A CSC plate refers to the ‘Container Safety Convention’. In 1972 at a joint conference with UN and (International Maritime Organization) adopted the convension requirements as drafted by the IMO and the Economic Commission for Europe. Put simply, this convention outlines the regulations for testing, inspections, approval and maintenance of shipping containers as well as the structural safety requirements and tests.
The CSC plate is fixed onto the container by the factory who has had its container design thoroughly tested out to meet all international standards. It is then the responsibility of the container owner to ensure the containers is periodically examined and kept up to standard. So container owners, like ourselves or major shipping lines and leasing companies employ the use of container yard who have competent inspectors for the assessment and repair of shipping containers
In the UK there are 2 bodies that can issue qualifications to container inspectors, Bureau Veritas and IICL (International Institute of Container Lessors). Any would be inspector need to undertake exams to show the bodies their basic knowledge, and will commonly be required to have various reference books to hand which are issued and updated by the authority.
Any qualified container inspector will have some form of photo ID with his or her registration number on that can be checked with the issuing body.
We as container owners then ask the container yard and their nominated inspectors to check a container, advise us of any repair costs required to bring it up to standard and then to re-certify the container for a period of time that the inspector is happy with (Typically 6 or 12 months for used equipment, nearly new equipment some inspectors may offer up to 30 months maximum)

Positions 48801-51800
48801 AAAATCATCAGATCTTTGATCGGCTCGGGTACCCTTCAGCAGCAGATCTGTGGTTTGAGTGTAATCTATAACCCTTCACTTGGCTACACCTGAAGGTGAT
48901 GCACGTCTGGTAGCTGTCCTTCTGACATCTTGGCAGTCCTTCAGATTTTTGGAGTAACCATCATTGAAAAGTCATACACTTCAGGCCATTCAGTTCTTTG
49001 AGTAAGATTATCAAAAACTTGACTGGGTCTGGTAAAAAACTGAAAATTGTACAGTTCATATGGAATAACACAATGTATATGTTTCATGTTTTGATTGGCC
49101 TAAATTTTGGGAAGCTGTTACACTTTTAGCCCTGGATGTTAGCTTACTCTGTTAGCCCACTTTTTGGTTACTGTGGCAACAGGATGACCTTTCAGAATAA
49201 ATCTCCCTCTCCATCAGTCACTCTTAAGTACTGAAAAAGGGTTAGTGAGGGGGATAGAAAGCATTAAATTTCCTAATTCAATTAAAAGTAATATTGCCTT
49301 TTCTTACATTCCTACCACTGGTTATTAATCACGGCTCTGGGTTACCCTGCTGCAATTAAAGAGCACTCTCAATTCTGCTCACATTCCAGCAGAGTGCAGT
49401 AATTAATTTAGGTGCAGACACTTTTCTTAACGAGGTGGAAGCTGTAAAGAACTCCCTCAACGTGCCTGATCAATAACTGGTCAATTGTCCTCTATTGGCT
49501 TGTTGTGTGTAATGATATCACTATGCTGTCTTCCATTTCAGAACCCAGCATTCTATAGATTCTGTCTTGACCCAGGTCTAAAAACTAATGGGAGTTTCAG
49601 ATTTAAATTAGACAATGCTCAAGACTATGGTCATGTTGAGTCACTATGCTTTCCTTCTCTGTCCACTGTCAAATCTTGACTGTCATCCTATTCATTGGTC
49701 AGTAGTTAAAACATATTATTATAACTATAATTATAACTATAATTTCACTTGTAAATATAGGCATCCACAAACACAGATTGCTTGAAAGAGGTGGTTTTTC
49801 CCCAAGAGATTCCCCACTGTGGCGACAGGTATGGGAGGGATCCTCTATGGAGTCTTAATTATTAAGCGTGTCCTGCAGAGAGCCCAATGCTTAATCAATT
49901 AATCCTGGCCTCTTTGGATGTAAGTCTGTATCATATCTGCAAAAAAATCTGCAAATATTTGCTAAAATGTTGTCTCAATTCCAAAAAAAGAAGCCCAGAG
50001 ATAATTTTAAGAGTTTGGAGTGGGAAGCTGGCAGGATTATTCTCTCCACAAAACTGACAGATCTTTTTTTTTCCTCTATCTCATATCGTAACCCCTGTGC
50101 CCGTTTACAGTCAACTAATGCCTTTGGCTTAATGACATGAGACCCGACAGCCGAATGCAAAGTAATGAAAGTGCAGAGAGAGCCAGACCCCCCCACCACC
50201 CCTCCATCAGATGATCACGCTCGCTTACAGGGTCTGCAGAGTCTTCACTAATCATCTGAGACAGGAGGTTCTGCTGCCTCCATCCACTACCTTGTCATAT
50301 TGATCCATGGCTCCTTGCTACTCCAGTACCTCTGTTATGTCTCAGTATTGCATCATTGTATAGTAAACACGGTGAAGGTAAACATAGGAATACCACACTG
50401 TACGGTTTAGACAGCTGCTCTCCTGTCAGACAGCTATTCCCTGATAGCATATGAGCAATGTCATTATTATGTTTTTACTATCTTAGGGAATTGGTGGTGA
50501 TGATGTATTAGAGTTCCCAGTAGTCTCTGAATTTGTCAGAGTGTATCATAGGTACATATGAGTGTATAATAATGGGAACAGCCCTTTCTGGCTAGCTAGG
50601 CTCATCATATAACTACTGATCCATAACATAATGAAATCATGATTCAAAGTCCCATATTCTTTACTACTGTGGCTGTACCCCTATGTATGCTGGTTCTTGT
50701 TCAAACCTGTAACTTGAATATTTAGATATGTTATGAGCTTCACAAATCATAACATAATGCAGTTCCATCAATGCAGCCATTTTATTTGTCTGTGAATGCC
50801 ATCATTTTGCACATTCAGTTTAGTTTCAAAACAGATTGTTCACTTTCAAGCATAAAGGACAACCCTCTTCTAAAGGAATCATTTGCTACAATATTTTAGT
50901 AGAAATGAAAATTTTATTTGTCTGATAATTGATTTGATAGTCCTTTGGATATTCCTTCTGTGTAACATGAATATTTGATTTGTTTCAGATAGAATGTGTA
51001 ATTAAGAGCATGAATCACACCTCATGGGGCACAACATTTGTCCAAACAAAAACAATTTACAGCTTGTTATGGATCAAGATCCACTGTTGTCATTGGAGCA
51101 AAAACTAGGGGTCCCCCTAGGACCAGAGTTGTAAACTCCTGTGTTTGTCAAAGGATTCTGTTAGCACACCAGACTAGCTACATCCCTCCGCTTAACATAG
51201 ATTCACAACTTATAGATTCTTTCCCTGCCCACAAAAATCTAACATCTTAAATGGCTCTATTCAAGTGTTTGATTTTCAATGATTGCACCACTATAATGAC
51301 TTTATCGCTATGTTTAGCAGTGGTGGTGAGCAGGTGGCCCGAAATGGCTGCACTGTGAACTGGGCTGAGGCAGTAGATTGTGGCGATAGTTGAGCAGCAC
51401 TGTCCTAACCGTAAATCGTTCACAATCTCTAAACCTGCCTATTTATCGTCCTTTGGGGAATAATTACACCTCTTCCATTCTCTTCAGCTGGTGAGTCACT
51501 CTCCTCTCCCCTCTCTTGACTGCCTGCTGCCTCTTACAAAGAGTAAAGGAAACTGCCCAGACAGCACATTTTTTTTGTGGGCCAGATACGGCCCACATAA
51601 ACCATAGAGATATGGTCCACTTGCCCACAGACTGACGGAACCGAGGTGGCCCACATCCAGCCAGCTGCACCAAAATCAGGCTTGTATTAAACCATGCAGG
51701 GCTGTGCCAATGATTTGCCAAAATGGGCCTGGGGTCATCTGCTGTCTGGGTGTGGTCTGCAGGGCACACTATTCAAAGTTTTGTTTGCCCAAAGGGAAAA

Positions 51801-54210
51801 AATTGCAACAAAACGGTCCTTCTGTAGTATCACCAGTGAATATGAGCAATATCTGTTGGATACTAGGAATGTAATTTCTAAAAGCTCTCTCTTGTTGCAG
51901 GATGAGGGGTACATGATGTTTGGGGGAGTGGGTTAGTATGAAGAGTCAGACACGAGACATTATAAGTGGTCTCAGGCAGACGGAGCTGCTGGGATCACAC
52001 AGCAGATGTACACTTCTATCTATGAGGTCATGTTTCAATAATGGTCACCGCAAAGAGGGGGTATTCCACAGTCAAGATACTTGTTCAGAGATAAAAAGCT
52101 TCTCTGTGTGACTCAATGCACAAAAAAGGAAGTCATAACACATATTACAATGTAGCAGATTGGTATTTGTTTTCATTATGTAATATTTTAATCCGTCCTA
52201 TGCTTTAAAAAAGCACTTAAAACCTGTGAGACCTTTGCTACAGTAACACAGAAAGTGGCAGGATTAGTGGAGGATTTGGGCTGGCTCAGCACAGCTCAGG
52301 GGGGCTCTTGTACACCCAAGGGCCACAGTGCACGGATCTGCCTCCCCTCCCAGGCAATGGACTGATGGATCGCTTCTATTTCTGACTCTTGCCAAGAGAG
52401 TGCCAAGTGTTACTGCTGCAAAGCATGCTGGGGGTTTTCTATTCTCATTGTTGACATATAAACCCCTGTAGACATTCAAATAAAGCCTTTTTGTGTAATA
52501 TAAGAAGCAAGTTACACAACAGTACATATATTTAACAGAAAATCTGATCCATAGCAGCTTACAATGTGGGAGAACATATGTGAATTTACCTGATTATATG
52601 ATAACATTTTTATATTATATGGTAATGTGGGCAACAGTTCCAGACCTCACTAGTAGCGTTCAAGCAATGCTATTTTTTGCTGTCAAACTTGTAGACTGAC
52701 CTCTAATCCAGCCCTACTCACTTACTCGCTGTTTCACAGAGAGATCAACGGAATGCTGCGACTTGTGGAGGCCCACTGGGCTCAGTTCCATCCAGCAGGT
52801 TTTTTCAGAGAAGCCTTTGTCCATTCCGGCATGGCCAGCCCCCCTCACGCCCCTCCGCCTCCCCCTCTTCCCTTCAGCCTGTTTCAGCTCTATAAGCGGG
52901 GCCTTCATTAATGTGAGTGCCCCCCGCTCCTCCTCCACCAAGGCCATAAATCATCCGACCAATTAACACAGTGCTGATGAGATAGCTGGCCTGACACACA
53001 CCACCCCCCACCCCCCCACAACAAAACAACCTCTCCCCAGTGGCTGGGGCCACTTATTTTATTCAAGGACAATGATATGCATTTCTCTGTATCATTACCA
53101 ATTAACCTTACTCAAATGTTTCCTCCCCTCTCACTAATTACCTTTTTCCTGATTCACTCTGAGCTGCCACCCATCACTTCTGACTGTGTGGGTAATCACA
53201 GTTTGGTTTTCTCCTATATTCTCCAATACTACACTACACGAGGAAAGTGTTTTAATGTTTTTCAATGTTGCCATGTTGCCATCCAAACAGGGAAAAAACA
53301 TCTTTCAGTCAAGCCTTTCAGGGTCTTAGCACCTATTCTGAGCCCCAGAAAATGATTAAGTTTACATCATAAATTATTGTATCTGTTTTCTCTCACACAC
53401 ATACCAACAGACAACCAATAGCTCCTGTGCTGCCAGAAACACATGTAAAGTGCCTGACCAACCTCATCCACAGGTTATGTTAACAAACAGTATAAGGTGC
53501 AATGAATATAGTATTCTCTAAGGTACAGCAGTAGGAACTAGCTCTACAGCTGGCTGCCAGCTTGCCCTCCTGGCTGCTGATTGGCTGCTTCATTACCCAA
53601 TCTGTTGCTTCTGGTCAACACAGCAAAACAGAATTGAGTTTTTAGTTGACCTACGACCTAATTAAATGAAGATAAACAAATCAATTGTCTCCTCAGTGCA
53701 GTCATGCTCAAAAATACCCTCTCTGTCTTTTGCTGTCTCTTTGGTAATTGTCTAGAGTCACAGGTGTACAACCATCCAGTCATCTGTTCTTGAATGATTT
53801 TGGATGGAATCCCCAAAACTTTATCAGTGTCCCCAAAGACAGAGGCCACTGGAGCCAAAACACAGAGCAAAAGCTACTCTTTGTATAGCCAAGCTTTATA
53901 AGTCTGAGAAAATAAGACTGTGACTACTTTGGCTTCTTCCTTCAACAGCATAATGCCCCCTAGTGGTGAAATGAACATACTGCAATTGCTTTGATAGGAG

In our case they will add a sticker onto the container showing the CSC expiry date that will sit atop the original shipping container expiry date
What is ACEP approval and what does it mean?
Major shipping lines and a couple of leasing companies also run an ‘ACEP’ (Accredited Continuous Examination Protocol) system. This is essentially the same checking process that is undertaken when updating a CSC expiry date – but instead of putting a new sticker on the container every time it come into a depot, they simply ask their depot to examine their containers every time.
In very basic terms, if you own your own boat, and if you own your own fleet of shipping containers that travel on your boat, you are not legally obliged to maintain any specific repair standards by maritime law (although shipping lines do appreciate that without good containers they wont’ have customers for very long!)
The examination procedure is exactly the same and the same depots repair a container with an ACEP approval. A Container with an ACEP number will not have an expiry date. Officially if you buy a CSC plated container that comes with an ACEP plate it is still good for export use, the original owner of the container is essentially saying ‘we are selling this container to you in a seaworthy condition, and you are allowed to ship it under our ACEP number / approval reference for a reasonable period after purchase (A reasonable period usually termed as 6 months).
There is a little ambiguity with ACEP plates and the serviced you ship on. To our knowledge all major shipping lines will accept shipping containers with an ACEP approval. In reality the same inspections and repair processes are undertaken and we have not yet seen or known of a customer unable to ship a container with ACEP approval.
However much like an MOT for a car, a CSC plate or ACEP approval is no guarantee of suitability (or seaworthiness) If the container has left a depot and is then damaged before arriving at a port – a port or depot may choose to turn it away at any time.
One every important point to mention, if the CSC plate has an expiry date which is nearly expired or expired you will likely require a new CSC exam before you can export this container. We have come across people of eBay and similar sites selling a container as CSC plated just because it has a CSC plate on it (regardless of expiry). This is not correct and you can find yourself in a very sticky situation if you tried to export one of these containers without checking it carefully.
Some of the physical CSC plated may not show an expiry date as they have to date been run under the ACEP scheme. in this instance we recommend presuming that the container is not in date for export use (much better to spend £200 getting it checked than £2000 when your container won’t ship or potentially a lot worse if it collapsed a container stack, shut a port and killed a couple of dock workers in the process).